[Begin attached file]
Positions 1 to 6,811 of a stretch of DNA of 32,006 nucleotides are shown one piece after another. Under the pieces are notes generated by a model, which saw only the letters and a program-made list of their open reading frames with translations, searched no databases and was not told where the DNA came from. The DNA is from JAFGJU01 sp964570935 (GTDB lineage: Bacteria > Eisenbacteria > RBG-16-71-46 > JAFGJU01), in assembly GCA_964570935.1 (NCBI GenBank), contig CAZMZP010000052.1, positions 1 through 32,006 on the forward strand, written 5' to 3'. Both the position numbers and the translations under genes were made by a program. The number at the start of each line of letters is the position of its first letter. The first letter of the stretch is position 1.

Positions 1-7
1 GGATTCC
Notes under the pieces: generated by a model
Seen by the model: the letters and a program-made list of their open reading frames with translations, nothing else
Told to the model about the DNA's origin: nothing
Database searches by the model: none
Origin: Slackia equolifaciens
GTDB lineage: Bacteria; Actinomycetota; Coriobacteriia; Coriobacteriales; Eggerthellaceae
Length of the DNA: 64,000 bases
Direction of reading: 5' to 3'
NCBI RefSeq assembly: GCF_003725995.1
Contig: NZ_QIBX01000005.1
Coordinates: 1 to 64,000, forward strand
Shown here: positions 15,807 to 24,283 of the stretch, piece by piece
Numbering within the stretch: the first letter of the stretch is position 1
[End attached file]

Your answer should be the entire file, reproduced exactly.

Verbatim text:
Positions 1 to 6,811 of a stretch of DNA of 32,006 nucleotides are shown one piece after another. Under the pieces are notes generated by a model, which saw only the letters and a program-made list of their open reading frames with translations, searched no databases and was not told where the DNA came from. The DNA is from JAFGJU01 sp964570935 (GTDB lineage: Bacteria > Eisenbacteria > RBG-16-71-46 > JAFGJU01), in assembly GCA_964570935.1 (NCBI GenBank), contig CAZMZP010000052.1, positions 1 through 32,006 on the forward strand, written 5' to 3'. Both the position numbers and the translations under genes were made by a program. The number at the start of each line of letters is the position of its first letter. The first letter of the stretch is position 1.

Positions 1-7
1 GGATTCC
Notes under the pieces: generated by a model
Seen by the model: the letters and a program-made list of their open reading frames with translations, nothing else
Told to the model about the DNA's origin: nothing
Database searches by the model: none
Origin: Slackia equolifaciens
GTDB lineage: Bacteria; Actinomycetota; Coriobacteriia; Coriobacteriales; Eggerthellaceae
Length of the DNA: 64,000 bases
Direction of reading: 5' to 3'
NCBI RefSeq assembly: GCF_003725995.1
Contig: NZ_QIBX01000005.1
Coordinates: 1 to 64,000, forward strand
Shown here: positions 15,807 to 24,283 of the stretch, piece by piece
Numbering within the stretch: the first letter of the stretch is position 1